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  1. #1
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    Feb 2010
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    Default Denying Liability After Making a Statement Implicating Myself

    My question involves an injury that occurred in the state of: Colorado

    Hey,

    So on Saturday night, I was involved in a car accident. The details are as follows. I hope I can get the insurance company to investigate this, as I do not believe as I was at fault.

    To start, I pull up in a far left turn lane (Lane #1) behind another car at a green light, waiting to turn left. The car in front of me is pulled out significantly, with me being behind it. The light turns red, and the car in front of me completes his left turn. I think about putting my foot on the gas - and although I'm not sure if I actually pulled forward, I am suddenly in an accident. He was traveling in his #1 lane as well, so our lanes were separated by a thin median, although the left turn lane actually pulls out in front of the median.

    After trying to get my mind together in a state of complete shock, the other driver and I - both unhurt - notify the police. Before this, however, the other driver tells me "That was not your fault, it was that car that pulled out in front of me." After that, we did not talk to each other, and failed to exchange information (I am giving him my insurance info tomorrow).

    In any case, I tell the police I followed the car in front of me out into the intersection, and I am cited for failure to yield on a left turn. I also tell the lower of the two cops, "I am almost certain the other car ran a red light," because the car in front of me did not even start moving until the light was red. The cop's remark was just a wiseass "so you did too!," and the fact that I think the other driver ran a red light did not find its way onto the police report.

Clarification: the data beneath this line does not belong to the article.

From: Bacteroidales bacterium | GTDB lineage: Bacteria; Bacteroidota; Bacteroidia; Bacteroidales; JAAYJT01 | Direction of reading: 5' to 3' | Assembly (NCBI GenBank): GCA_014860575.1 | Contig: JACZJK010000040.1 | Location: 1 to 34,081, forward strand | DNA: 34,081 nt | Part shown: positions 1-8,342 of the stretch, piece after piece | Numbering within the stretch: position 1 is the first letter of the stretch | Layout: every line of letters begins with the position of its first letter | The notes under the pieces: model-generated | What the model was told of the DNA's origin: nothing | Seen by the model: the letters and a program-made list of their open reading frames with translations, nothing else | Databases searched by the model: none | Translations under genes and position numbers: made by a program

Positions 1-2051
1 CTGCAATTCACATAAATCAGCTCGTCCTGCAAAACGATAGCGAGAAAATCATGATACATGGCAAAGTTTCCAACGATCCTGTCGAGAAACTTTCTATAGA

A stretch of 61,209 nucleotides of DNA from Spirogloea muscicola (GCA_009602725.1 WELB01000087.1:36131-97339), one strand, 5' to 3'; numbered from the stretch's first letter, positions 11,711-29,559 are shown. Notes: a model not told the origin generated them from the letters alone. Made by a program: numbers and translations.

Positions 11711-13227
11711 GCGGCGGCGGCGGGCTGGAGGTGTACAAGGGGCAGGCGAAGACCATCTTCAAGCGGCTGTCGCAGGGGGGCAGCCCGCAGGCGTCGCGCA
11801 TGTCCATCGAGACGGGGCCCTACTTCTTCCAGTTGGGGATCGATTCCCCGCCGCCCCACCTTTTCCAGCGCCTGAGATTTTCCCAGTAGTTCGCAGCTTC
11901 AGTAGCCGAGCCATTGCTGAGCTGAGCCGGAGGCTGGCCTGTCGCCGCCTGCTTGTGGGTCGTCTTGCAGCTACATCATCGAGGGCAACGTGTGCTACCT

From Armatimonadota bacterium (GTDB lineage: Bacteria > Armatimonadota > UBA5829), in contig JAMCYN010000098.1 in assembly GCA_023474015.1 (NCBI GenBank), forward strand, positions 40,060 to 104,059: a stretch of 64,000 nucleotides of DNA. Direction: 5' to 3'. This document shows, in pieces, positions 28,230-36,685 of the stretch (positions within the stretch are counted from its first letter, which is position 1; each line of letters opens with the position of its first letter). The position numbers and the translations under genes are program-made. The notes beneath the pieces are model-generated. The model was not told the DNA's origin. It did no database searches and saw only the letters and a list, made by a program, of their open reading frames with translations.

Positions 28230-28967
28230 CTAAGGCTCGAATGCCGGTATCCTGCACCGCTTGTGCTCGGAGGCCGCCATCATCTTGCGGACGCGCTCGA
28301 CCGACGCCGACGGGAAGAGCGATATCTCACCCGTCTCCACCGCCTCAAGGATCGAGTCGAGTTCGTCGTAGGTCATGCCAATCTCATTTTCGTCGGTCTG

The damage for me was on the front-left 3/4 of my car, and for the other driver it was on the other drivers side panel and two left doors. I think that he swerved to avoid hitting the car that pulled out in front of him, and smashed the side of his car into mine. Unfortunately, my child-hood induced tendencies of self-blame reared its ugly head and got him off the hook.

    Luckily, this happened close to where I work, and a lady that knows me from work waited for me to get back to work and told me what she saw, and that if I needed a witness, she was there for me. Although she could not answer specific questions like "Did he run a red light?" or "Did he swerve into me?", she said this:

    "You were sitting completely still in the left turn lane waiting to turn left and the other car came very, very fast through the intersection and struck you."

    I asked her again "Do you know if I was moving at all?" and she told me "I do not believe you were moving at all." She has said that she will help me out in any way she can.

    A few questions questions:

    1) Will the insurance company thoroughly investigate this, and will the witness helping me out matter? Or what about my claims that the other driver definitely ran the red light because he could not slow down in the sloppy conditions?

    2) Secondly, do you think that I should plead not guilty, or am I basically screwed for incriminating myself in the beginning?

    3) What kind of damage would the cars see if he swerved his left side into the front left side of my car? Since the damage, according to the police report, is across almost 3/4 of his car, this seems to me to be the more likely scenario to me.

    Thanks for any help! Hopefully this will all turn out okay.

  2. #2
    Join Date
    Mar 2008
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    Default Re: Incriminated Myself, but New Evidence Suggests Otherwise

    I have some difficulty understanding the accident the way you described it.

    Now if I understand you, often, I come to an intersection where I will be going straight through, the light is in the process of going from red to green, so I slow down a bit, instead on coming to a stop, then, at the last moment, I see some people making a left coming in the opposite direction decides to make a left, and the light changed, and I wind up going too fast to stop completely.